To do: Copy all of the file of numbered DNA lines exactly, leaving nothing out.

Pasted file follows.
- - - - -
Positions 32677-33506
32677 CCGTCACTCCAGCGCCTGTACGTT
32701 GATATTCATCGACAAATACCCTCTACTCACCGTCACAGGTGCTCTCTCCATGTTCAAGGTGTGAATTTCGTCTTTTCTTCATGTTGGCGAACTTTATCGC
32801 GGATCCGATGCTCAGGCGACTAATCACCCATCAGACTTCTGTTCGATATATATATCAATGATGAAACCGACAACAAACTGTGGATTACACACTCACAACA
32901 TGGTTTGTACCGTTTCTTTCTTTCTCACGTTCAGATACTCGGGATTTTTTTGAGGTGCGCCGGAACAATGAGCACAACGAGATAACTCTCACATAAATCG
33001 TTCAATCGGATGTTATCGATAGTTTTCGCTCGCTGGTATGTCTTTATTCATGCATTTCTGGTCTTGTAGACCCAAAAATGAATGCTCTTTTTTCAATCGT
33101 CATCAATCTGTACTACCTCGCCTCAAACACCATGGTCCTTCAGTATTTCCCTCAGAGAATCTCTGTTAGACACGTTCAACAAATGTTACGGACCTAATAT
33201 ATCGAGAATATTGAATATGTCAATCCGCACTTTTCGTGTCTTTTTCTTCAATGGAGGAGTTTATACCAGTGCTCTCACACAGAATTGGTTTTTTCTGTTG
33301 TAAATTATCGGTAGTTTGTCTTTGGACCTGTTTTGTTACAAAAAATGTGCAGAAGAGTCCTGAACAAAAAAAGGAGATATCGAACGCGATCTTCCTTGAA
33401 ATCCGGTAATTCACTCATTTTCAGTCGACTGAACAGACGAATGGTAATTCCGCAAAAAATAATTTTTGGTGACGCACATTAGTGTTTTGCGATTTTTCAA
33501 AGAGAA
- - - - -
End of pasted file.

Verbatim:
Positions 32677-33506
32677 CCGTCACTCCAGCGCCTGTACGTT
32701 GATATTCATCGACAAATACCCTCTACTCACCGTCACAGGTGCTCTCTCCATGTTCAAGGTGTGAATTTCGTCTTTTCTTCATGTTGGCGAACTTTATCGC
32801 GGATCCGATGCTCAGGCGACTAATCACCCATCAGACTTCTGTTCGATATATATATCAATGATGAAACCGACAACAAACTGTGGATTACACACTCACAACA
32901 TGGTTTGTACCGTTTCTTTCTTTCTCACGTTCAGATACTCGGGATTTTTTTGAGGTGCGCCGGAACAATGAGCACAACGAGATAACTCTCACATAAATCG
33001 TTCAATCGGATGTTATCGATAGTTTTCGCTCGCTGGTATGTCTTTATTCATGCATTTCTGGTCTTGTAGACCCAAAAATGAATGCTCTTTTTTCAATCGT
33101 CATCAATCTGTACTACCTCGCCTCAAACACCATGGTCCTTCAGTATTTCCCTCAGAGAATCTCTGTTAGACACGTTCAACAAATGTTACGGACCTAATAT
33201 ATCGAGAATATTGAATATGTCAATCCGCACTTTTCGTGTCTTTTTCTTCAATGGAGGAGTTTATACCAGTGCTCTCACACAGAATTGGTTTTTTCTGTTG
33301 TAAATTATCGGTAGTTTGTCTTTGGACCTGTTTTGTTACAAAAAATGTGCAGAAGAGTCCTGAACAAAAAAAGGAGATATCGAACGCGATCTTCCTTGAA
33401 ATCCGGTAATTCACTCATTTTCAGTCGACTGAACAGACGAATGGTAATTCCGCAAAAAATAATTTTTGGTGACGCACATTAGTGTTTTGCGATTTTTCAA
33501 AGAGAA